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Regulators around the world have categorized companies by market caps and Mutual funds en-masse have designed products around market caps. The history of these definitions has been to protect the average investor. The intent of this was never wrong – however, with the passage of time, investors forget the intent and follow the outcome.

I believe we are at the juncture of one such outcome in the Indian Capital markets.

As a country evolves, the GDP and in turn the market cap goes through years of compounding. As an investor goes through this compounding, the definitions of market caps change over time.

Fig 1 : Large Cap cut off change over time. Today, the cut off on the lower end for the Large Cap is at 70,000 cr. To put this in perspective, it used to be 5,000 cr in 2005.

Source : AMFI, Ambit Research

Fig 2 : Mid Cap cut off change over time. Today, the cut off to enter a Mid cap in the Indian equity markets on the lower end is at 23,000 Cr. To put this in perspective, it used to be 1,000 Cr in 2005


Fig 3 : Small Cap Cut off Change over time. Today, the cut off to enter a Small Cap in the Indian equity markets on the lower end is at 7,000 Cr. This used to be at 400 cr in 2005.


It is important to now appreciate why the regulator set these limits. The governance, research coverage and liquidity was extremely low and the regulator had to protect the average investor through these classifications.

However, standing in 2023, every fund manager continues to discuss risk in the form of large caps, mid caps and small caps and the nomenclature and what we associate of them has not changed. While I am not writing this with an objective of changing this nomenclature, this is an attempt to discuss an alternate way to view the same.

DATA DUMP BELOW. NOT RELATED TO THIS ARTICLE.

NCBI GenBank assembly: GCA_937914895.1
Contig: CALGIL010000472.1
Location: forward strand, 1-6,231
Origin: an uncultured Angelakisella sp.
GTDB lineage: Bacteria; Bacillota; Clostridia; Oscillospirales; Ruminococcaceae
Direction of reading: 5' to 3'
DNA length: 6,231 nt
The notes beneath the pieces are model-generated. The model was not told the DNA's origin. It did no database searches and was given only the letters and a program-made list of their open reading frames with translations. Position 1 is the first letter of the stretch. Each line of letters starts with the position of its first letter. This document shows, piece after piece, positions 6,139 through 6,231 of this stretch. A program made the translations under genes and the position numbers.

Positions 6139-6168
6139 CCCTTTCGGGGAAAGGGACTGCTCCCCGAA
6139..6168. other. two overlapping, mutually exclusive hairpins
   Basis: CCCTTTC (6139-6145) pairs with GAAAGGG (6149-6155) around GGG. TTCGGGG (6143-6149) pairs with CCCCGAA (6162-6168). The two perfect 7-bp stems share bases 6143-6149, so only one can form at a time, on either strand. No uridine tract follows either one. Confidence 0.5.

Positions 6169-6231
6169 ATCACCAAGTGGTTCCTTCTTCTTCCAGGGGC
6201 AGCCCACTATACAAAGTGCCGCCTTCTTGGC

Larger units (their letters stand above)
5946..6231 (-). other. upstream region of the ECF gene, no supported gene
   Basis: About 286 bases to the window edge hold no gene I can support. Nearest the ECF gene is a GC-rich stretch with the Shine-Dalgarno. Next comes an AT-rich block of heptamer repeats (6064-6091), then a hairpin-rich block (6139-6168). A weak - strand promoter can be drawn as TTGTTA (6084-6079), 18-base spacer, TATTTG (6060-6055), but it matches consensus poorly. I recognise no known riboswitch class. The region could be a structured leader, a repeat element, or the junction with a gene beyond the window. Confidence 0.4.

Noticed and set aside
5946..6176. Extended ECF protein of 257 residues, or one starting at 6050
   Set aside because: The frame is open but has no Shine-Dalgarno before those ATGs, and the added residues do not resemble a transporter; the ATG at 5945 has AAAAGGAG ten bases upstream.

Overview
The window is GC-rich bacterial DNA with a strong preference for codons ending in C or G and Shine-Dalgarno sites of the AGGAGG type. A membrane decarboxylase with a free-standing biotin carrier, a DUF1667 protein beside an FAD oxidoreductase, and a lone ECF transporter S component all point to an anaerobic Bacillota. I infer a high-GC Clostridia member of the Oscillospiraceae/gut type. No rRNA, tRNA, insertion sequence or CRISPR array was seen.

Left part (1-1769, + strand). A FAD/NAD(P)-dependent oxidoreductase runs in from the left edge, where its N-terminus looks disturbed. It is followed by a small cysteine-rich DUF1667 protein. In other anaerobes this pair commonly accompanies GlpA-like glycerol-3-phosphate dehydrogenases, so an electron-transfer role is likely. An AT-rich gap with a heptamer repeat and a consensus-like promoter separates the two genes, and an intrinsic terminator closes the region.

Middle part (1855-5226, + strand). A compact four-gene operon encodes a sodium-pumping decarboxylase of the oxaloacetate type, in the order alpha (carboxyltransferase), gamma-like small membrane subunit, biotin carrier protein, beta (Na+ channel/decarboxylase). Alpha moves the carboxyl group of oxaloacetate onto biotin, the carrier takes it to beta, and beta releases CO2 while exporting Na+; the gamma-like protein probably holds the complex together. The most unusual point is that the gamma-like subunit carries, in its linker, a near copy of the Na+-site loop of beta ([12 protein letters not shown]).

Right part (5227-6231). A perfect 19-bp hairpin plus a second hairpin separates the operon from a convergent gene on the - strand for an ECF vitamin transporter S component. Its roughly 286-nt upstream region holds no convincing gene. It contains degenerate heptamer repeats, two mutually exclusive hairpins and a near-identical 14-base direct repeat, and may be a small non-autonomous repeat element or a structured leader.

As the Indian markets have evolved, so has the liquidity. Today, there are companies in the small cap space with better governance (though this is subjective) and more liquidity (measured in the form of Average Daily turn over) than some of the largest mid-caps in the country.

At Itus, we measure our risk through the lens of liquidity rather than the measure of market caps as we believe we are increasingly losing relevance of this measure. While it is important to appreciate that we are in the middle of a strong market and the next sell-off can cause distortions in these numbers, it is more relevant to look at the trend than to get caught up in the micro.

Can the regulator do something though?

Though it is not the job of the regulator to address this, the one thing the regulator can do is to create a second level of categorization like what has been done in the US. For eg : the small cap index in the US is a broad list of 3000 companies as defined by Russell. There are two sub-indices which distinguish where one measures the liquidity – Russell 1000 that has the largest 1000 companies of the small cap index and the Russell 2000 which has the largest 2000 companies of the 3000 indices.

The investor can distinguish between the two sub-components through measuring liquidity and risk.

To put this into numbers, the median market cap of Russell 2000 Index is at USD 0.77 bn which is lower than the lowest market cap cut off for the Small Cap index in India today. This is comparing two markets where India’s market cap is currently 1/10th that of the US.



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